The Mariners could be without one of the AL’s hottest hitters for a week after Michael Morse suffered a non-displaced fracture of his right pinkie finger during Thursday’s game against the Rangers.
Morse, who is batting .293 with six homers, was hit on the hand by a Tanner Scheppers pitch in the eighth inning, but it was ruled a swinging strike. He stayed in initially and, incredibly enough, was hit in the shoulder by Scheppers’ next pitch.
While Morse is hoping to play again as soon as Sunday, the Mariners will likely hold him out longer. It’s an injury he can play through without much risk of making it worse, but the pain will make it tough for him to grip a bat normally.
Morse’s injury comes just a day after the Mariners lost Michael Saunders to a sprained right shoulder. While Saunders was placed on the DL, Morse is expected to avoid the assignment. The Mariners will go with some combination of Jason Bay, Raul Ibanez and Endy Chavez in the corners until Morse is ready to return.
Earlier today the Major League Baseball Umpire’s Association made multiple posts on social media registering its displeasure at what it feels was the league’s weak discipline of Manny Machado following his run-in with umpire Bill Welke. It was an unusual statement, as it’s not common for umpires, individual or via their union to comment on such matters.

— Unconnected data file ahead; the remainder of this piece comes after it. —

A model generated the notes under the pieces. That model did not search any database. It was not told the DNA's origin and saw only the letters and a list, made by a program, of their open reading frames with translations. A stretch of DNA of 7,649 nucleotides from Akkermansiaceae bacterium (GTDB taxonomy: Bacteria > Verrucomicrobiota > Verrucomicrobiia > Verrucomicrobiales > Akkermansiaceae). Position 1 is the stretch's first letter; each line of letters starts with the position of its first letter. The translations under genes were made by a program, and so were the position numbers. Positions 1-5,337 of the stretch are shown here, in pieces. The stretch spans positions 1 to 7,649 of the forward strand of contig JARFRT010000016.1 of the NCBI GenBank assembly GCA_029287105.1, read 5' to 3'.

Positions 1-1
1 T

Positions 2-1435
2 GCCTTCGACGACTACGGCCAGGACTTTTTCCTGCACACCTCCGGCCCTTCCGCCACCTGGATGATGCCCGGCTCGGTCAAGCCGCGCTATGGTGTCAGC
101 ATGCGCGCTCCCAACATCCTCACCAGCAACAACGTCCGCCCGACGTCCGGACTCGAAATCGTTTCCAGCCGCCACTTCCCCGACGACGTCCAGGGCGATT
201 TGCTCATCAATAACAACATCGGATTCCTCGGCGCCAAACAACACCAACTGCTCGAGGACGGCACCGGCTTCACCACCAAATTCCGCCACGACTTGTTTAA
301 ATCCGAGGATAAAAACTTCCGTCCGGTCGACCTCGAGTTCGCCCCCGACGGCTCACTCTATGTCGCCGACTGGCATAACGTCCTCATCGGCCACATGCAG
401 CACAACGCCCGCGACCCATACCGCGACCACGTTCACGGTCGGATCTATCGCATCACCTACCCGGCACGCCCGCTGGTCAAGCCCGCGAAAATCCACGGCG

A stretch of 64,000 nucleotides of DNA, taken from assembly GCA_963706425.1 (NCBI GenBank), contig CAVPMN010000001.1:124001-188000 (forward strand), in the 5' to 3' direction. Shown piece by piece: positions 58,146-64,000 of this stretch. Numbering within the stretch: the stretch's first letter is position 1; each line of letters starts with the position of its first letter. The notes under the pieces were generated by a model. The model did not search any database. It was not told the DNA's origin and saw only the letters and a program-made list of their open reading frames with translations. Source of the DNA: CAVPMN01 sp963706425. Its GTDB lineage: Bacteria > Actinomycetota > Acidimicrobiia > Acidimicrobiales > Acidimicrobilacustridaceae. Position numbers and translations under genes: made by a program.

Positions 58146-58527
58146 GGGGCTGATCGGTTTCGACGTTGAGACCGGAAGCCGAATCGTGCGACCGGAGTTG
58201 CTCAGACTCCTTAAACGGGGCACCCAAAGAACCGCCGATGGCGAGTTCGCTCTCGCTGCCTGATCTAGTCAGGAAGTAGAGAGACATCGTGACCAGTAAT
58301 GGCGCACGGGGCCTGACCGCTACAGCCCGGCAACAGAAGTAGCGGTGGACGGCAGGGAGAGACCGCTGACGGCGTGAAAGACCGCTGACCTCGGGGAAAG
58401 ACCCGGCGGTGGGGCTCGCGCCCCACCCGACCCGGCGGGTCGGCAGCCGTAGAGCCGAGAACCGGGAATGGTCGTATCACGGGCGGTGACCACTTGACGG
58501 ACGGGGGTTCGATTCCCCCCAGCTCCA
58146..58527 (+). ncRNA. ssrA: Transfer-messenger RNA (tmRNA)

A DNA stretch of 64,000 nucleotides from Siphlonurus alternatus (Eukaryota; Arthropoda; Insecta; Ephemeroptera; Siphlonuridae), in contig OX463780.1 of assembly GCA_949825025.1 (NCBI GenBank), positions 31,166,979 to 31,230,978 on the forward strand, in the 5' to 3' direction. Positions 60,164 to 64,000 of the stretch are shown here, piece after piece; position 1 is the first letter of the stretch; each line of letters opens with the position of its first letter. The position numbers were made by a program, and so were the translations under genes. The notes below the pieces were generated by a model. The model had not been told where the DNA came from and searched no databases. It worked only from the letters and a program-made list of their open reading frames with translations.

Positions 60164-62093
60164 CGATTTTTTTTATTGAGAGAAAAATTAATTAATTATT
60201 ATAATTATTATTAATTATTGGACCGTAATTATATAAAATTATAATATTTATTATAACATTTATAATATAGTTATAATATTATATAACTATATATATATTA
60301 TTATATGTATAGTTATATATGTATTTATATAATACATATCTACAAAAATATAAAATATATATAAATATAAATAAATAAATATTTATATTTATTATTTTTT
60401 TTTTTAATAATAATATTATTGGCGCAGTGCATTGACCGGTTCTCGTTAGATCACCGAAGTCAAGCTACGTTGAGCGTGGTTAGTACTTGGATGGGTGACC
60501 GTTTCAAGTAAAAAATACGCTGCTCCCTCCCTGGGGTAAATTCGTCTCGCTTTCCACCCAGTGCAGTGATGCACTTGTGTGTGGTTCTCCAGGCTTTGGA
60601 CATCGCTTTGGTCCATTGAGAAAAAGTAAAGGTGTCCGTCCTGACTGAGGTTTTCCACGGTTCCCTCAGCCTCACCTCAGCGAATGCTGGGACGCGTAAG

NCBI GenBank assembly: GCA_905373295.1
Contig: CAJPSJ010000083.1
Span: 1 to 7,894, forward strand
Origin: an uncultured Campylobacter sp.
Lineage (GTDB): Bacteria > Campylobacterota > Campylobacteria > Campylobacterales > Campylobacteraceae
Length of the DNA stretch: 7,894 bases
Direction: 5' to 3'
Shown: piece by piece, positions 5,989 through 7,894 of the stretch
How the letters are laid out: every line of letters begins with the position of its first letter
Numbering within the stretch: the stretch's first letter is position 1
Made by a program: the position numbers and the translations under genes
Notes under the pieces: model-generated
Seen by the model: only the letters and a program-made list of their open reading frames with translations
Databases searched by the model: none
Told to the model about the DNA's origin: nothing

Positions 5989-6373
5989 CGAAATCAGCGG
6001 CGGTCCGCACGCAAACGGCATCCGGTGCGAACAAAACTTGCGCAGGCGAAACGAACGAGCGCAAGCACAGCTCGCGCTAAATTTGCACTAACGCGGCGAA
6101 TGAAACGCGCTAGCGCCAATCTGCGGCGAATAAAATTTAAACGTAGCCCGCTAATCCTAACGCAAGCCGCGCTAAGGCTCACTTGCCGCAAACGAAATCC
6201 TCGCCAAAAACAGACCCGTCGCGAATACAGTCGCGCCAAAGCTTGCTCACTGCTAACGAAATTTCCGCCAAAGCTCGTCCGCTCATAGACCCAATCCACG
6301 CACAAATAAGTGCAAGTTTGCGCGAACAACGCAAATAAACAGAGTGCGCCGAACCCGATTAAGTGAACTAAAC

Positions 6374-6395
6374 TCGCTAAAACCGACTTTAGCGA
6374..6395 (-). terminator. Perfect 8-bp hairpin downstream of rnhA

This evening, in an official statement, the league called it inappropriate:
“Manny Machado was suspended by MLB Chief Baseball Officer Joe Torre, who considered all the facts and circumstances of Machado’s conduct, including precedent, in determining the appropriate level of discipline. Mr. Machado is appealing his suspension and we do not believe it is appropriate for the union representing Major League Umpires to comment on the discipline of players represented by the Players Association, just as it would not be appropriate for the Players Association to comment on disciplinary decisions made with respect to umpires. We also believe it is inappropriate to compare this incident to the extraordinarily serious issue of workplace violence.”
That final bit, about workplace violence, is something that I didn’t really consider when I read the umps’ statements, but it’s a damn good point. In an age where people are literally shooting up workplaces, umpires making reference to that kind of thing in response to a player throwing a bat is pretty rich indeed. And in pretty poor taste.